2. Shavuot - I direct your attention to the two loaves of bread that have been “baked with leaven as first fruits to the Lord” (Lev 23:17). You will remember that unleavened bread is made for Passover, and represents holiness without the leavening agent of sin (1 Co 5:7). However, at Shavuot it is “two” loaves of “unleavened” bread that are offered to God. Christian scholars suggest that this represents an action of God, which is bringing together into his household, both the children of Israel and non-Jewish Gentiles whose faith in Yeshua the Messiah has made them acceptable to God.
3. Rosh HaShanah - This is the day when God will call all people to be judged, both Jew and Gentile. What follows is “ten days of awe” as God’s children repent of their sins in anticipation of Yom Kippur.
4. Yom Kippur - Yom Kippur is also known as “The Day of Atonement” when God forgives the sins of His people who repent and turn to Him. Kippur in Hebrew means “a covering”. Thus, kippur conveys the image of God “covering” the sins of His people, not totally removing them. That total removal must apparently wait for Sukkot, the final annual festival that represents the end of time.
It is time now to return to the prophetic nature of Purim. I suspect that the events that are portrayed in the Book of Esther are still prophetic, and will be repeated once again at some time in the future. A BibleInteract volunteer, Elizabeth Avalone, recently made a suggestion when I was trying to “see” the biblical events in between the end of the Millennial Kingdom and the beginning of the Great White Throne Judgment. Queen Esther, she pointed out, was selected from among many women to marry the king (Millennial Kingdom). But then Haman attempted to “destroy, kill and annihilate” all of God’s people (Esther 7:4; the final battle at the end of the Millennial Kingdom).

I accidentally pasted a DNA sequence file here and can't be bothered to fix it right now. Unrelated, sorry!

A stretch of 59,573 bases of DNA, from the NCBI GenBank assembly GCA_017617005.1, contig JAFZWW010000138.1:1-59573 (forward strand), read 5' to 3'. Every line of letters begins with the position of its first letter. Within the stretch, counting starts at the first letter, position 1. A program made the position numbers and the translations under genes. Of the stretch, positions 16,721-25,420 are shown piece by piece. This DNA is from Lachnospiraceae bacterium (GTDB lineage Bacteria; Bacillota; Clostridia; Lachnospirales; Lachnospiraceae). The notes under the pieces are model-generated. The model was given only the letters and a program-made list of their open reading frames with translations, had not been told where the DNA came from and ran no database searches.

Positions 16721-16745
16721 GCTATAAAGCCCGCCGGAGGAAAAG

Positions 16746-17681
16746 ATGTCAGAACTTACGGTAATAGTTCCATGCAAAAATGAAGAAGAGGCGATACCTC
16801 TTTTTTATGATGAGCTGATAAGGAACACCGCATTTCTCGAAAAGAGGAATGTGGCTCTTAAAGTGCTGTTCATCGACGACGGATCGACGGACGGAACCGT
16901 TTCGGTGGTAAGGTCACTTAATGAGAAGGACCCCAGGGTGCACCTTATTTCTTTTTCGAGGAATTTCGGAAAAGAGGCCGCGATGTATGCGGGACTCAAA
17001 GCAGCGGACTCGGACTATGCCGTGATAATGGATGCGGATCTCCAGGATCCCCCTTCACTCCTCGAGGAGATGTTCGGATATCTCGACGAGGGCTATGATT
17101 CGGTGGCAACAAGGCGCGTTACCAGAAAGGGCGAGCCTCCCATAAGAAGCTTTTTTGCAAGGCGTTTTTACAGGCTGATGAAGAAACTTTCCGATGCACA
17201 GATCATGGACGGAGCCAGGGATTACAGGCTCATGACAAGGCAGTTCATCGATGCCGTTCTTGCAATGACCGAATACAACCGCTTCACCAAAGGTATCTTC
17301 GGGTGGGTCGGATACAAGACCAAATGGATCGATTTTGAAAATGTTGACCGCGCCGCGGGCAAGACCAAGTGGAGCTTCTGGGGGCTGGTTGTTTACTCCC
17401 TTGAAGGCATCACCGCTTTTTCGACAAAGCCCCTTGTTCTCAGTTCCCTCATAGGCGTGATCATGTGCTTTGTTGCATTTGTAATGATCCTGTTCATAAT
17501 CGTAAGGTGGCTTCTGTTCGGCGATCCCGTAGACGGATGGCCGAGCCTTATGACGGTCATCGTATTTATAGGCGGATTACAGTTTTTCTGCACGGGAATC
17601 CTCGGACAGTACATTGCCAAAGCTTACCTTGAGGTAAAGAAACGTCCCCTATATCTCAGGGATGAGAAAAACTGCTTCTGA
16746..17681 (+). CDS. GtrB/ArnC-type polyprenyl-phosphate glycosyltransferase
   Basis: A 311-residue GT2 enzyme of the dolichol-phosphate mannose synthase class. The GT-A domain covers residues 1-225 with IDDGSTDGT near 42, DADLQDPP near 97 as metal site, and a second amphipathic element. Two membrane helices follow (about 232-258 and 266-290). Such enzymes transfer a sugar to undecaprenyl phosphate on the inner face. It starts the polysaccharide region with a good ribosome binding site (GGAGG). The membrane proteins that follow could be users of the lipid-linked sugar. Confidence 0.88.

If the Book of Esther is still pointing to something future, possibly the time between the Millennial Kingdom and the Great White Throne Judgment, then the key to unlock this prophetic mystery may be in Haman the Agagite.
Haman is repeatedly called an Agagite in Esther 3:1, 10; 8:3, 5; 9:24. Agag was the name given to the kings of the Amalekites, a people who are recorded in the Bible at the time of the wilderness wandering following the Exodus from Egypt. “Then Amalek came and fought against Israel at Rephidim” (Ex 17:8). What follows is the account of Joshua holding up the arm of Moses, because only then did the children of Israel prevail against the Amalekites. Moses is a type of Christ. I suggest that Joshua represents a righteous leader, which describes the remnant.